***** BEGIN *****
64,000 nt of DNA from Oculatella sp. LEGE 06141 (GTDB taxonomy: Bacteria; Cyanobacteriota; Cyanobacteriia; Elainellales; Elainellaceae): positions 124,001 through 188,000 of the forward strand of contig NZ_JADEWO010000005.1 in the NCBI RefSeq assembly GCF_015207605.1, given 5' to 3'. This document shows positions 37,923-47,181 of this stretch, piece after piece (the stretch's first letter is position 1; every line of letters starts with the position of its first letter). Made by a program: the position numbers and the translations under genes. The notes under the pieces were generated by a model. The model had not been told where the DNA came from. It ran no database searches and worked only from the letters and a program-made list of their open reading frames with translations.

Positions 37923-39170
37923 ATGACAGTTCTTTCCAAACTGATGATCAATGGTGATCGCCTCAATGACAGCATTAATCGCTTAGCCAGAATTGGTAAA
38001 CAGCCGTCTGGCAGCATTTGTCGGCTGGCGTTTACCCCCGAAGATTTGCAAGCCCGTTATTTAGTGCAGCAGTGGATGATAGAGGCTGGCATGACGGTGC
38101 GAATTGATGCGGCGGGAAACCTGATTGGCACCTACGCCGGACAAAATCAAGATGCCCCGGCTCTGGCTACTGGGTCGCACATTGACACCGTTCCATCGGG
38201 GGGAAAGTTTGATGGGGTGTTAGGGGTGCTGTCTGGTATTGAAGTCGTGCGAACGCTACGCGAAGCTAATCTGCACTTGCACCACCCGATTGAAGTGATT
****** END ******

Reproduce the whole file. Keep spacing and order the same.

64,000 nt of DNA from Oculatella sp. LEGE 06141 (GTDB taxonomy: Bacteria; Cyanobacteriota; Cyanobacteriia; Elainellales; Elainellaceae): positions 124,001 through 188,000 of the forward strand of contig NZ_JADEWO010000005.1 in the NCBI RefSeq assembly GCF_015207605.1, given 5' to 3'. This document shows positions 37,923-47,181 of this stretch, piece after piece (the stretch's first letter is position 1; every line of letters starts with the position of its first letter). Made by a program: the position numbers and the translations under genes. The notes under the pieces were generated by a model. The model had not been told where the DNA came from. It ran no database searches and worked only from the letters and a program-made list of their open reading frames with translations.

Positions 37923-39170
37923 ATGACAGTTCTTTCCAAACTGATGATCAATGGTGATCGCCTCAATGACAGCATTAATCGCTTAGCCAGAATTGGTAAA
38001 CAGCCGTCTGGCAGCATTTGTCGGCTGGCGTTTACCCCCGAAGATTTGCAAGCCCGTTATTTAGTGCAGCAGTGGATGATAGAGGCTGGCATGACGGTGC
38101 GAATTGATGCGGCGGGAAACCTGATTGGCACCTACGCCGGACAAAATCAAGATGCCCCGGCTCTGGCTACTGGGTCGCACATTGACACCGTTCCATCGGG
38201 GGGAAAGTTTGATGGGGTGTTAGGGGTGCTGTCTGGTATTGAAGTCGTGCGAACGCTACGCGAAGCTAATCTGCACTTGCACCACCCGATTGAAGTGATT